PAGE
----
Table 1

Chemical compositions of the samples studied (EPMA results; all values in wt%)

Sample (origin)

SiO2

P2O5

CaO

Y2O3

ZrO2

La2O3

Ce2O3

Pr2O3

Nd2O3

Sm2O3

Monazite–(Ce)

Nd3 (synthetic)a

n.d

30.4

n.d

n.d

n.d

n.d

69.3

n.d

0.24

n.d

GM2 (Itambé)b

0.47

29.7

1.18

2.14

n.d

10.5

27.7

3.23

10.5

3.35

N22 (Madagascar)

2.83

26.6

0.15

2.12

n.d

7.26

24.2

3.52

14.8

4.37

Zircon

R–5 (Ratanakiri)

32.4

n.d

n.d

0.02

66.8

n.d

n.d

n.d

n.d

n.d

Sample (origin)

Gd2O3

Dy2O3

Ho2O3

Yb2O3

HfO2

PbO

ThO2

UO2

Total

Monazite–(Ce)

Nd3 (synthetic)a

n.d

n.d

n.d

n.d

n.d

n.d

n.d

n.d

99.9

GM2 (Itambé)b

2.22

1.14

n.d

n.d

n.d

0.18

6.57

0.68

99.6

N22 (Madagascar)

2.16

0.41

0.03

n.d

n.d

0.30

10.8

0.47

100.1

Zircon

R–5 (Ratanakiri)

n.d

n.d

n.d

n.d

0.70

n.d

n.d

n.d

99.7

Data are means of ≥ 5 individual analyses, performed on one crystal (Nd3; N22), or means of ≥ 8 individual analyses, performed on several crystals (R–5; GM2), respectively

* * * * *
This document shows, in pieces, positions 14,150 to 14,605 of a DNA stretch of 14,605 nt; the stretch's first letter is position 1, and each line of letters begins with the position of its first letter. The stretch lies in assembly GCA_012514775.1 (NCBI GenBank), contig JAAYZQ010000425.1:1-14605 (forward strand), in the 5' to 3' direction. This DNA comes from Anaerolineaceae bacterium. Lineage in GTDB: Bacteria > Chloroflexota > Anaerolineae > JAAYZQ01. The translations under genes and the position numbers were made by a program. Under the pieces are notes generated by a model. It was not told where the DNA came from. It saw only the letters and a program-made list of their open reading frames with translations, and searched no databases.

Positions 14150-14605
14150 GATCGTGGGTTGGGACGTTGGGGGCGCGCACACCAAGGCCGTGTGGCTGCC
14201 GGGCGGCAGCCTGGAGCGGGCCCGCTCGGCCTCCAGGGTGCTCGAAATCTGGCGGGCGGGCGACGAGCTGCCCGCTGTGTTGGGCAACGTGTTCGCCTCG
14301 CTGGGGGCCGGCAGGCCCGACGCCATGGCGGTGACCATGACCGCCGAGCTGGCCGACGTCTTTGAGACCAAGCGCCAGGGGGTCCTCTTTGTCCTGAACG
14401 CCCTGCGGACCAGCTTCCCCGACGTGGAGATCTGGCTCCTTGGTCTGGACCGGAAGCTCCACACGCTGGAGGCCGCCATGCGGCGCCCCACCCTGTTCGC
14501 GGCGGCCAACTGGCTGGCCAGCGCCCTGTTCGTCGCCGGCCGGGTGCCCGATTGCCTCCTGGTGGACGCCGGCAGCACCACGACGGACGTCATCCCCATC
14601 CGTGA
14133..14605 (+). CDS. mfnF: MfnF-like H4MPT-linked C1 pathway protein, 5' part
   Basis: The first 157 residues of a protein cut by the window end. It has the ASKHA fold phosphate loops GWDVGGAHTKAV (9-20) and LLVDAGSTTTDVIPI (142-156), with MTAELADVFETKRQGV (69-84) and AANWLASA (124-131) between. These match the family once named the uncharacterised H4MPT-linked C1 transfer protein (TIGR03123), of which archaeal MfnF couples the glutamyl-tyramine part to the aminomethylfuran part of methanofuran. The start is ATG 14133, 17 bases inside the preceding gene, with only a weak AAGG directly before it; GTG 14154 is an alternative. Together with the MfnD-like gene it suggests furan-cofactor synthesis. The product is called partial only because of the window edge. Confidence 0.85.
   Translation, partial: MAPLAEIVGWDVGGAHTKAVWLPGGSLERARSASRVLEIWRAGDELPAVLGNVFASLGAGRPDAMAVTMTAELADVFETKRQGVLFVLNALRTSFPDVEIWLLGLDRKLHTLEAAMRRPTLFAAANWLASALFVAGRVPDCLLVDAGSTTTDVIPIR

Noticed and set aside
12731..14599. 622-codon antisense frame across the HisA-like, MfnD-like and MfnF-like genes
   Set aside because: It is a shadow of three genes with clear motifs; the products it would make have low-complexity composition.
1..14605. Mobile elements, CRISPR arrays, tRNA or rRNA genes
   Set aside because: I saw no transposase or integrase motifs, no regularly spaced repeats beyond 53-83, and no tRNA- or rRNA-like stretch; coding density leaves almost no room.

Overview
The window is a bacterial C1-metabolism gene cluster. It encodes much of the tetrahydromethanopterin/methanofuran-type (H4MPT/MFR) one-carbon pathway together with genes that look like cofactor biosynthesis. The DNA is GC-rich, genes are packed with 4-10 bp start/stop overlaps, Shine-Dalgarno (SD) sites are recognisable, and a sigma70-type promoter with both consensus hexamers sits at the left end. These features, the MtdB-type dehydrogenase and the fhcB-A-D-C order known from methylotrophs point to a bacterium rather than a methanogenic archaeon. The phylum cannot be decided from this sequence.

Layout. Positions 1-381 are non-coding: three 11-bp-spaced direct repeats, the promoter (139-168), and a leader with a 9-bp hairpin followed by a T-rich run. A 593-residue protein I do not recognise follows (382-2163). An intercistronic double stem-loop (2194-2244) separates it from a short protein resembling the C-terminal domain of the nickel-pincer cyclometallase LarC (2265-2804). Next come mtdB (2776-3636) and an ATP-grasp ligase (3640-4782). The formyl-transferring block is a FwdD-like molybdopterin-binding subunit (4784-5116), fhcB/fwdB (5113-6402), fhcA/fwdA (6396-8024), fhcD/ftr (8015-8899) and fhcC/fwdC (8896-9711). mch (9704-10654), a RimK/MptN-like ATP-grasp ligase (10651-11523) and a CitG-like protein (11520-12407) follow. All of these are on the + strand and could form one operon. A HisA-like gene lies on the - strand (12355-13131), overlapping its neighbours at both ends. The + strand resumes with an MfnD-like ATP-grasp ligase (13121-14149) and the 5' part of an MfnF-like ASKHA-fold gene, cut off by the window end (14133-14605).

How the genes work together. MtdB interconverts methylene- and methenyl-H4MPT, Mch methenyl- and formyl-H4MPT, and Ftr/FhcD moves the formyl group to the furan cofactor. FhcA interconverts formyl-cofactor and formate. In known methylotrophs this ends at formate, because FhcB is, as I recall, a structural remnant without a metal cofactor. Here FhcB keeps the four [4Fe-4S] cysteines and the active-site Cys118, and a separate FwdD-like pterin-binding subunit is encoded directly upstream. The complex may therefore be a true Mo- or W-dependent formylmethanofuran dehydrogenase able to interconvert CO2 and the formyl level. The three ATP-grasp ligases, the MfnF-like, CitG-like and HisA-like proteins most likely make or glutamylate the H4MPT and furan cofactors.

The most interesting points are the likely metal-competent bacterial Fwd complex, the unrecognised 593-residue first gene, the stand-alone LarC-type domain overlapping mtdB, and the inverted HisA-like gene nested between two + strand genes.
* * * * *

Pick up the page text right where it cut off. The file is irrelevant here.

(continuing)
n.d. not detected

aFor details of the NaPO3 flux synthesis technique see Lenz et al. (2013, 2015)

bData for GM2 are from Ruschel et al. (2012)

Representative Raman and PL spectra obtained from FIB lamellae before and after irradiation are shown in Figs. 4a, b [monazite–(Ce)] and 5a, b (zircon). Note that all presented Raman and PL spectra were obtained with the same lamellae orientation with respect to laser polarisation. As all lamellae of the same sample were extracted from their respective host in parallel orientation, direct comparison of the spectra is possible without any need to consider possible orientation-induced changes of relative signal intensities. We emphasise that spectroscopic parameters obtained from non-irradiated FIB lamellae (Table 2) are indistinguishable within analytical uncertainties from those obtained from the annealed bulk samples (Supplementary Table S3) used for lamellae preparation. This indicates that the FIB-preparation process itself, and the narrow thicknesses of the lamellae, do not introduce any significant analytical bias.